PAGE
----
The Battle of Waterloo decided the fates of both Napoleon Bonaparte and Europe as a whole 200 years ago. Today, the small Walloon city still boasts lot of remnants of that famous battle. Trot Op! took a discovery tour and captured the most important stories.
Walloon Brabant was once described to me as ‘barely in the top ten of most interesting Belgian provinces’. That wasn’t very nice – there are but ten – but it doesn’t mean there couldn’t be a grain of truth in it. It’s by far the smallest of our provinces. It doesn’t have any large historic cities, and if you buy a ticket to the Walibi theme park, you’ve already visited the main tourist attraction. Still, this unassuming place decided the fate of the whole continent in 1815. This is when Napoleon Bonaparte was finally defeated on the Battlefield of Waterloo, by an allied army led by the British and the Prussians. Today, a lot of this history can be relived in and around the city. And since the whole country is still in lockdown and I barely have any actual work, I might as well go for it right now. Or as Napoleon said it himself: ‘Alea iacta est!’*
*Napoleon did not say this himself.
What to do in Waterloo: tracing Napoleon’s footsteps
It was probably no fun being Napoleon. The man was the greatest conqueror in recent European history – Hitler doesn’t count: not a nice guy – and was even crowned emperor by the pope himself. Nice resume you’d think, but what did it buy him in the end? An Abba song about his biggest defeat, a bag of sour candy with his face on it and having the honour of becoming the scientific name for short man syndrome*. You’d go sacrebleu all day as well.
His eventual defeat did not come as a huge surprise. After a truly disastrous winter campaign in Russia – 20.000 of his 500.000 soldiers made it back home – Napoleon was banned to the island of Elba near Corsica. That wasn’t the greatest choice in hindsight, mostly because it’s located about two pool lengths away from the mainland. Less than a year later the guy was back in Paris for round two, with a brand new army behind him. He was probably called many things in his day, but lazy wasn’t one of them.
This new conquest came to a bloody conclusion in Waterloo. The battle raged on for an entire day, with Napoleon’s troops trying to breach the British defences. But when the Prussian army suddenly appeared on the French flank after a gruelling march, it was game over. Napoleon surrendered to the British after a wild flight, and could start preparing himself for a new and this time permanent banishment on Saint Helena. This is a tiny island 2.000km from the Angolan coast. Try swimming back to Paris from there, monsieur. End of story for Napoleon, but not for us. Let’s dive into history and look for the most interesting locations you can still visit in and around Waterloo today.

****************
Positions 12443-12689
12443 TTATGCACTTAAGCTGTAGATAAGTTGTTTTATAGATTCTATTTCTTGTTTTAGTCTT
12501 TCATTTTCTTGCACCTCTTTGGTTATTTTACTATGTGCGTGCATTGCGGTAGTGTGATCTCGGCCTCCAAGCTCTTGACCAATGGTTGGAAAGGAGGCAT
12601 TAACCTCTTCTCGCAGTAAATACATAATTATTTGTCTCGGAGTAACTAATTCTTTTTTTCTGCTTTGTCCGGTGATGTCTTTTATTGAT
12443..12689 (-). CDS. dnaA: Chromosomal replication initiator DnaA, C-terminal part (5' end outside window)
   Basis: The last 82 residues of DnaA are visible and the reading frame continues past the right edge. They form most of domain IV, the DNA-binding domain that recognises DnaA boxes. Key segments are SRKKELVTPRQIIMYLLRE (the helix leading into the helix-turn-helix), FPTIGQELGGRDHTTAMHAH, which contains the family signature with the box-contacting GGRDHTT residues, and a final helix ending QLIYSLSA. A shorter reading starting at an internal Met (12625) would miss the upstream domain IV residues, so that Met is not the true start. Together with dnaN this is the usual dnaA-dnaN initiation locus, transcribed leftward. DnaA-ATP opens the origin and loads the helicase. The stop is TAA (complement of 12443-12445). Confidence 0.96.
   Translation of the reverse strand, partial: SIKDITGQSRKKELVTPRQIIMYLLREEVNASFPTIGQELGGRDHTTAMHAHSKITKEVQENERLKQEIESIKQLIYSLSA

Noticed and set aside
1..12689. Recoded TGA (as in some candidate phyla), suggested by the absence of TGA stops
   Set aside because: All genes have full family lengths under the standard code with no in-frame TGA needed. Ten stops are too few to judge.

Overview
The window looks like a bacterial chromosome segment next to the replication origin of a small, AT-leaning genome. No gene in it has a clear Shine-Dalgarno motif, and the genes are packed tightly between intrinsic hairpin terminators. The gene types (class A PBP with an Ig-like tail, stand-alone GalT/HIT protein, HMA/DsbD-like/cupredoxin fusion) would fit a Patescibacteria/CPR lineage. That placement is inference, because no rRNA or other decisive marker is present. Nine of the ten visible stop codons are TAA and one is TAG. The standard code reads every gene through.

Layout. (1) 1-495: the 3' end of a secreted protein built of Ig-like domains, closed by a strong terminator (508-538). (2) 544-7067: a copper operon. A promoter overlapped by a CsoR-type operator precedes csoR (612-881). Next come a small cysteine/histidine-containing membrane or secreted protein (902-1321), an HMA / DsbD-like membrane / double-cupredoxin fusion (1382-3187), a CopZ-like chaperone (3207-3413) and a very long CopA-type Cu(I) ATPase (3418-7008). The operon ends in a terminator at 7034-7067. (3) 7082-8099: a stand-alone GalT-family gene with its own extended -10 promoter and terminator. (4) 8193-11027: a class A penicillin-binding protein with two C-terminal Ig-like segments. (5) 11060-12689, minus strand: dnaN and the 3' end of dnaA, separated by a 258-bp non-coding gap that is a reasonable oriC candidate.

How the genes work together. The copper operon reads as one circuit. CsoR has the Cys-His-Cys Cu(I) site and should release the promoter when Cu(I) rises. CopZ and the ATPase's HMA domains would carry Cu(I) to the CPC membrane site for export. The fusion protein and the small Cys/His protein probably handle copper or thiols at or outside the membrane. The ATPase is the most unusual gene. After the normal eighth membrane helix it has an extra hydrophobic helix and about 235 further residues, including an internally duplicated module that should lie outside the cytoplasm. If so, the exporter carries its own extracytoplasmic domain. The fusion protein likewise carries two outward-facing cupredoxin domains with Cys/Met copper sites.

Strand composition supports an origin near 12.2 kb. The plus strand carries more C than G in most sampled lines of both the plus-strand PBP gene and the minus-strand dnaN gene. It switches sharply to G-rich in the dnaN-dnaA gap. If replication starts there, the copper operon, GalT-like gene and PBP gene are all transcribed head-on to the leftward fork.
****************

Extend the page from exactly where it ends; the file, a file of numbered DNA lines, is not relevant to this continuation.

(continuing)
*Napoleon was far from a midget by the way. The jokes about his length came mainly from British caricatures.
1. The Memorial Museum
Want to know all about the Battle of Waterloo but are you a lazy bum who doesn’t want to drive all over town? The new Memorial Museum right next to the famous lion is the perfect one stop shop for you. This subterranean building houses a colourful and interactive collection, making it fun enough for even smaller children. You can marvel at a truly gigantic model of the battlefield near the entrance. One very dedicated dude painted all of the little soldiers by hand over several decades. Deeper in the building you’ll find half an army of wax statues wearing all sorts of original uniforms, and in a movie theatre you can watch a surprisingly well made video in 4D (that’s how they call it these days) about the battle. You’ll feel the cannon blasts vibrate all the way up your spine. Because of corona they’re temporarily not showing the 3D version. Otherwise someone would have to disinfect all of the glasses and who wants to do that, right?
With the same ticket, you can also visit the panorama next door. This is a painting of the battle, made in 1915 to celebrate its centennial anniversary. It’s 12m high and over 100m long and is showcased in a specially designed circular building. It was supposed to be a temporary exhibition, but nobody was able to make it due to that pesky WWI, so they made it permanent. Certainly worth a look. www.waterloo1815.be
2. The Lion’s Mound
The Lion’s Mound of Waterloo (La Butte du Lion) is probably the most famous landmark in Belgium you’ve never actually visited – maybe right after the Atomium in Brussels. From its mound, the lion looks out over the battlefield – which is surprisingly pretty by the way. The whole area is protected, and the rolling hills and fields look almost exactly like they did on the eve of battle. What few people know is that this monument wasn’t built by the Belgians or the British, but by the Dutch king Willem I. It was finished four years before we declared our independence and kicked his orange ass back over the border. Wellington – the British commander – wasn’t a fan by the way, and apparently thought ‘those dumb Dutch assholes massacred his battlefield with that monstrosity’. Haters be hatin.’